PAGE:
Last week, Fiction Writers Review was kind to print an interview of me conducted by mystery writer Tina Whittle. Here is just the first part to whet your appetites. Hope you check it out, and thank you, Fiction Writers Review:
choices we make are often forced choices, the better of two evils”
What’s Inevitable: An Interview with Laura Valeri
“Flannery O’Connor once wrote that every good work of fiction must have an ending that feels both surprising and inevitable. And it strikes me that most of the realizations we have about ourselves are exactly that.”
by TINA WHITTLE
Laura Valeri’s debut collection, The Kind Of Things Saints Do (2002), won both the John Simmons Short Fiction Award and the Binghamton University John Gardner Award in Fiction; John Dufresne described it as “a daring and stunning debut.” The promise revealed in those stories has only deepened in the years since I first became acquainted with both Laura and her work. I have known her as both an academic colleague and a fellow fiction writer, and I’ve enjoyed discussing the art and craft of life with her. She is wise and funny and smart, a natural storyteller, a gifted teacher, and a devoted connoisseur of good food, good conversation, and good words.
Her most recent title is Safe in Your Head (2013), a Stephen F. Austin Press prizewinner, a novel in stories featuring recipes and luck remedies for women during war time. I was grateful that she took the time to share how these dreamy, powerful tales came to be, how they commingle magic and history and the fine food of Laura’s native Italy in a collection of narratives both ethereal and earthy.
Tina Whittle: Safe in Your Head is a work of fiction, but it is based on your coming to the United States at an early age. It is rich with the food and culture of the Italy of your experience, and also with the Italy of history before your time. How much research did you do into Italian history, especially the early to mid-twentieth century?
Laura Valeri: I did extensive sleuth work for this collection. The proverbs and the folklore remedies, for instance, had to be searched through various archives. I knew a few from tradition, but I also wanted to include less obvious ones. I also did research on my family history to sort out fact from myth. My grandfather fought during World War II. We knew he had been on the Russian front, and we knew that he somehow survived Italy’s change of allegiance from Germany to the United States while he was still entrenched with the Germans, because he recalled German soldiers using their bayonets to cut the hands of Italian soldiers who tried to hang on to their trucks as they retreated. When I began to check the facts against my family’s stories, however, some things didn’t add up. The change of allegiance came later. What he was remembering was the retreat from Russia, just ten months before. Memory is tricky. You can’t trust it. I had to ask a lot of questions, dig up a lot of newspaper articles and official documents.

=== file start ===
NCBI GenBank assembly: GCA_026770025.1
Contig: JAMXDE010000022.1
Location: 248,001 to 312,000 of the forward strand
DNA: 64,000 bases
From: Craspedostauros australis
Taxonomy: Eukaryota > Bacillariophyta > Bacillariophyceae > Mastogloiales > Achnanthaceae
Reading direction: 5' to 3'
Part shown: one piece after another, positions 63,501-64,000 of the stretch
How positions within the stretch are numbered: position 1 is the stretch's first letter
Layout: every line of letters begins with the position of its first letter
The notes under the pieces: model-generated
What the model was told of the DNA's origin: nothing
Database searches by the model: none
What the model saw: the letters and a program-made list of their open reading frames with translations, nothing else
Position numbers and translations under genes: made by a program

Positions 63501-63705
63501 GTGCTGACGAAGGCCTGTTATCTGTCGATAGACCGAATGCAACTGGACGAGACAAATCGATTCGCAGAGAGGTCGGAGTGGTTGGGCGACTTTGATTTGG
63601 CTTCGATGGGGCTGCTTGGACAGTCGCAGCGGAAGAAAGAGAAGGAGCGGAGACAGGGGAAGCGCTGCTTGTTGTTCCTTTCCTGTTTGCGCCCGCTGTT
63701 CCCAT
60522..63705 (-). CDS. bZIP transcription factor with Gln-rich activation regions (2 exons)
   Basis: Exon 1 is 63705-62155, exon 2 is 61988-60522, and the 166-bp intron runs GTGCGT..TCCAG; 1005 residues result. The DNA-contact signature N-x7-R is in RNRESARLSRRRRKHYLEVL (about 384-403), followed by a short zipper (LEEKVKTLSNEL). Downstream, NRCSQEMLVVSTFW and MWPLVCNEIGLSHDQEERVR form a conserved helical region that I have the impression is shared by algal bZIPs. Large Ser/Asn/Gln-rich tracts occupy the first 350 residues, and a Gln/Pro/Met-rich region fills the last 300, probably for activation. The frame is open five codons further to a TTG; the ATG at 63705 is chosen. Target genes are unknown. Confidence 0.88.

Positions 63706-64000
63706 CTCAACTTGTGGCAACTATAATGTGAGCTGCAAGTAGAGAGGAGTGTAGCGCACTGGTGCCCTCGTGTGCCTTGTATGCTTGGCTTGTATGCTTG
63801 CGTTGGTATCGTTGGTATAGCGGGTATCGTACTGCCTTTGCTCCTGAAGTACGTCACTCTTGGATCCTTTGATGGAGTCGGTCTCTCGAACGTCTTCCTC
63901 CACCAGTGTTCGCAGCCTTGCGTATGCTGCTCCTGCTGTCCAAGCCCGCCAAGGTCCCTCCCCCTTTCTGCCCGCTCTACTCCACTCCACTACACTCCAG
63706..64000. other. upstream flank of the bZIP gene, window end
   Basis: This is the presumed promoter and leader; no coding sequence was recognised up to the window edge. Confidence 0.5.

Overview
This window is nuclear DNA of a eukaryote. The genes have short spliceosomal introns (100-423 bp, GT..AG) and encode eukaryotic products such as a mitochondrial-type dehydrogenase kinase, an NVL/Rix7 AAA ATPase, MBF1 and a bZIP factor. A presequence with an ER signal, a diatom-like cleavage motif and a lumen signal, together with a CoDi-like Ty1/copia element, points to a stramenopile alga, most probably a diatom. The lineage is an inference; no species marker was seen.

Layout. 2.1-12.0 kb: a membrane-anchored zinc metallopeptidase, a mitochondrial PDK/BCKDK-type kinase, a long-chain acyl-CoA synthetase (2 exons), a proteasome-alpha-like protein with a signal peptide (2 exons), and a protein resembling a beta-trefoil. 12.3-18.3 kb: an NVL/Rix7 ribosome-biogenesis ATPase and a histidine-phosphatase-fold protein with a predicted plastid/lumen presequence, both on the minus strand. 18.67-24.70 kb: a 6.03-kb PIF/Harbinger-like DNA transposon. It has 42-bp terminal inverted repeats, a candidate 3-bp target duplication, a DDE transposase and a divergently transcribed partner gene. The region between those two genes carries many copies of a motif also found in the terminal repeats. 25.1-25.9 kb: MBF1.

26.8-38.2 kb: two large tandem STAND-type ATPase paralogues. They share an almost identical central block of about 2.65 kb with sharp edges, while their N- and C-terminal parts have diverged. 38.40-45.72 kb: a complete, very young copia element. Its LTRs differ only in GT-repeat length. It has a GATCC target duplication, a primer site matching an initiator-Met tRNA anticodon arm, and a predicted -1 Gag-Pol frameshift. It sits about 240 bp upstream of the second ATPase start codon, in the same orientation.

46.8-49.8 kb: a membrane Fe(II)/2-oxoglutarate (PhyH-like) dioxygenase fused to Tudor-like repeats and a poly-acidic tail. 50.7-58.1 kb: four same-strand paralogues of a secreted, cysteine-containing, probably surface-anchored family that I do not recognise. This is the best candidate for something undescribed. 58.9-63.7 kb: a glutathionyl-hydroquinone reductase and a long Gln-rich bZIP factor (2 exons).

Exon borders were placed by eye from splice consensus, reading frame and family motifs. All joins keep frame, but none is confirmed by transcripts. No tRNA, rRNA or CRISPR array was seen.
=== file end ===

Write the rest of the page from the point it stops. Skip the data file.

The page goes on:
It was exciting because I discovered my grandfather’s secret life as an activist. At seventeen, he was arrested for spreading fliers against Mussolini—which is why he ended up on the Russian front before he was even old enough to go to war. His brother, who was older, was taken and beaten to within an inch of his life. They all paid a great deal for their beliefs. I saw footage of what happened on that Russian front when the German lines were broken. It was carnage. Some 2,000 Italians died every day. Due to a snafu in military communications, Italian soldiers wore boots designed for the African desert. In addition to having to face an enemy that had superior weapons and that outnumbered them exponentially, these young men had to wrap cardboard on their feet to fight off frostbite.
In terms of the subject matter, I had intentions to write about the more subtle devastations of war, the effects that are visited on those who stay behind—the children, the wives, and mothers. I had a vague idea that my own life, though so removed from those events, also had been affected by my ancestor’s role in the two wars—and I was right, in more ways than I could anticipate. The year my father decided to emigrate to the US, Italy had just lost a pope, there was a brutal backlash after a government crackdown on an insidious mafia network, and a terrorist group called the Red Brigades infected and disrupted all socio-political dynamics. Then, the former Prime Minister Aldo Moro was kidnapped and executed. My father, like many others at the time, was afraid that we were on the brink of a Communist revolution. He used his international contacts to have his consultancy contract moved to a branch of Pfizer in New York, and we were gone.